THE Philippine economy should remain resilient despite current volatilities bogging down global markets, although experts noted that a faster infrastructure rollout plus a kinder regime for foreign investments would add to the country’s luster.
Budget Secretary Benjamin E. Diokno said the Philippines is one of the “least vulnerable” economies to a weak external front, which has been reeling from a trade war between the United States and China, increasing protectionism, higher world oil prices, and monetary tightening in advanced economies. Higher domestic inflation is also a key concern.
“Amidst external developments like the strong dollar and higher oil prices, it’s important to note that the Philippines has the tools to combat such volatilities,” Mr. Diokno said during Euromoney Philippines Investment Forum held Friday at the Fairmont Makati.
The Budget chief cited structural dollar inflows from remittances, business process outsourcing revenues and tourism, coupled with hefty dollar reserves to cushion against external shocks.
Industry executives echoed Mr. Diokno’s view, but noted the need for major reforms in order to keep investments coming.
Jose Emmanuel U. Hilado, chief financial officer and treasurer of the Union Bank of the Philippines, said that the country remains attractive for long-term investors as they know how to look beyond noise and appreciate good fundamentals and a young and skilled population, but not so for those looking for short-term gains.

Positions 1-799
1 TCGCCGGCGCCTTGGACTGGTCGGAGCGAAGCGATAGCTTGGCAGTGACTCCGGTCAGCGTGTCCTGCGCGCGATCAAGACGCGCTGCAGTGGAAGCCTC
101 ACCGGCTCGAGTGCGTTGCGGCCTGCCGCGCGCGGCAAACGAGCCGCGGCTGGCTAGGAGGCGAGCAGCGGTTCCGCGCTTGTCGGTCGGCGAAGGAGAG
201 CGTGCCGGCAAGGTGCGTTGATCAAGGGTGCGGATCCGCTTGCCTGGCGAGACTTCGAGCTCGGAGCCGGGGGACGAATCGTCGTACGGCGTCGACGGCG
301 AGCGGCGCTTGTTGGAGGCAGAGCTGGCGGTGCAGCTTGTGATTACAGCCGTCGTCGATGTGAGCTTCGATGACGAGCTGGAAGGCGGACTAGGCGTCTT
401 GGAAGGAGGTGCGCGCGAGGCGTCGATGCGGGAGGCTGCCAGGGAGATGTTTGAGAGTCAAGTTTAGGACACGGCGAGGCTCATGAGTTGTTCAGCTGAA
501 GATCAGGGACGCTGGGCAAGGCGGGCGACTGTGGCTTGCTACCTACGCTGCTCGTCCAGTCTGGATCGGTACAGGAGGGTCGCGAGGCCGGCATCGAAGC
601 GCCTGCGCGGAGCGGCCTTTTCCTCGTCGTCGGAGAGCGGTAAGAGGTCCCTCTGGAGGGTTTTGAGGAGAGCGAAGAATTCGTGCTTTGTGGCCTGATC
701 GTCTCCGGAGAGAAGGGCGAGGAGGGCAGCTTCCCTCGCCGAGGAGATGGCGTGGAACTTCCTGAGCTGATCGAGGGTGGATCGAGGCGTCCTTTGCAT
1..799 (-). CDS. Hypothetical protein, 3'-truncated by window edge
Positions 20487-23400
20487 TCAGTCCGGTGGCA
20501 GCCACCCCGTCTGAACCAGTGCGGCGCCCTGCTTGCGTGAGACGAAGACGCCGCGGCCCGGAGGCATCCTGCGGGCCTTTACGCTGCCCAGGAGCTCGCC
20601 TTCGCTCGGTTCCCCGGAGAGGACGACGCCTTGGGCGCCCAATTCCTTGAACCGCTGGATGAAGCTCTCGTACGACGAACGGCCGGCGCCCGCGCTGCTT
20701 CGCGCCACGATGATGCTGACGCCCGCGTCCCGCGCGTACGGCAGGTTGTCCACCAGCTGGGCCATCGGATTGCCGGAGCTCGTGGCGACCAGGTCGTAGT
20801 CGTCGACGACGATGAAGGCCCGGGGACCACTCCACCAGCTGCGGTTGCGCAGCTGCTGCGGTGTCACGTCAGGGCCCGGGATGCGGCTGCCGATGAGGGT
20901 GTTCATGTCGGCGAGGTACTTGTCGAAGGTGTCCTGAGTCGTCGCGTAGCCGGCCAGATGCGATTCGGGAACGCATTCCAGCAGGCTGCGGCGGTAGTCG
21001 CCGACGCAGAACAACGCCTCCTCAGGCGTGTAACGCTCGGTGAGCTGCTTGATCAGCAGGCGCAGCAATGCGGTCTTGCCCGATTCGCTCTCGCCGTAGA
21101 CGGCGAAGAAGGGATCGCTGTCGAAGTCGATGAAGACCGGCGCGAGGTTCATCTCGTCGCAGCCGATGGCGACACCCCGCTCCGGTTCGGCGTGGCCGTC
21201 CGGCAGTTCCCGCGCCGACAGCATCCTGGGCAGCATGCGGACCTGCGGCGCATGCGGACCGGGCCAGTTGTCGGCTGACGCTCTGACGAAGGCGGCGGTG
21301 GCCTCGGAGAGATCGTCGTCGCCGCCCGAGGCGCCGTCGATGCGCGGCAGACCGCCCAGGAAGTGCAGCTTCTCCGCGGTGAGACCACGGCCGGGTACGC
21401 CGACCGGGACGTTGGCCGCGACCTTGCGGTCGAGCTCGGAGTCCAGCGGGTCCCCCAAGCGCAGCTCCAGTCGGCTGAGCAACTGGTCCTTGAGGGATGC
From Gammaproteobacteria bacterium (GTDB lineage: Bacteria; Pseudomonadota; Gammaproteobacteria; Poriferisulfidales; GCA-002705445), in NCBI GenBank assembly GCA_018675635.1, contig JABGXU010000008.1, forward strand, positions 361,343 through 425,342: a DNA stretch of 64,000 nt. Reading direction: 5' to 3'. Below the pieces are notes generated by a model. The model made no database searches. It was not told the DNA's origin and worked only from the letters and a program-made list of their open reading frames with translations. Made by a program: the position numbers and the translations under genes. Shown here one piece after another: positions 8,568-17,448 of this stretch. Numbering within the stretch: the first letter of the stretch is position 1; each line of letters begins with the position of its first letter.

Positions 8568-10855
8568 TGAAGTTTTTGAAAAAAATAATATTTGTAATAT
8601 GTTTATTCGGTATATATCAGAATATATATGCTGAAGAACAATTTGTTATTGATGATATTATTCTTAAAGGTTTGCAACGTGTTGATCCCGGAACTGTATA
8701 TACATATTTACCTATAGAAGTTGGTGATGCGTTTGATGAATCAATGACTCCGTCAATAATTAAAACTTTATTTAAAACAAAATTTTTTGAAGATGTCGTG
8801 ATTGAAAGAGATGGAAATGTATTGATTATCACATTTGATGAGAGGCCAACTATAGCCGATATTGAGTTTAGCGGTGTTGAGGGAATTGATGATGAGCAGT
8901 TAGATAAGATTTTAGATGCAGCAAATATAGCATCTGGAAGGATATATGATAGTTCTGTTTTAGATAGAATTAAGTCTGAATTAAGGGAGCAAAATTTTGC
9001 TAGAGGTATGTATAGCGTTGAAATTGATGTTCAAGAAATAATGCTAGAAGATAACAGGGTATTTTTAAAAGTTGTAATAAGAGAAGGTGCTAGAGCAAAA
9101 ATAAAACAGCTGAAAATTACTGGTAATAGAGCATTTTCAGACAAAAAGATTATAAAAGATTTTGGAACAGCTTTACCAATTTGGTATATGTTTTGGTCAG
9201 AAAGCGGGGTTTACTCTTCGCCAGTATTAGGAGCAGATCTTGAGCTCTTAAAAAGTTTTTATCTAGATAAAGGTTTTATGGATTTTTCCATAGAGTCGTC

Mr. Hilado cited the need to relax existing limits on foreign ownership in order to attract more global firms to the Philippines, as current restrictions dampen the country’s attractiveness as an investment destination.
For Nattika Kanpawong, vice president and branch manager for Bangkok Bank in Manila, added that improved ease of doing business will particularly boost confidence towards the country.
“[B]ecause of connectivity and infrastructure (concerns), the Philippines is day by day losing its competitiveness,” Ms. Kanpawong said, adding that continued investments on these fronts will put the country “back into the right track.”
“Amid these economic headwinds, on the overall, we are still optimistic that the Philippine economy is poised to sustain its growth momentum,” Bangko Sentral ng Pilipinas (BSP) Deputy Governor Chuchi G. Fonacier also said during her keynote address.
Ms. Fonacier also noted that the central bank is “doing all it can to bring inflation back to within target at the soonest time possible” as inflation has averaged five percent as of end-September, well above the 2-4% target for the entire year.
Emilio S. Neri, Jr., lead economist at the Bank of the Philippine Islands, said prospects could be brighter next year as big-ticket infrastructure projects under the government’s “Build, Build, Build” initiative are expected to break ground and world crude prices relent from current four-year highs.
The Executive branch should also look to speed up the rollout of projects “a little more” — with particular focus on the regions — to unlock faster expansion, said Donna Gonzales, senior investment officer at the International Finance Corp.
The Duterte administration projects that the Philippine economy will expand between 6.5-6.9% this year, with bets that growth will pick up this semester following a 6.3% pace recorded during the first six months of 2018. — Melissa Luz T. Lopez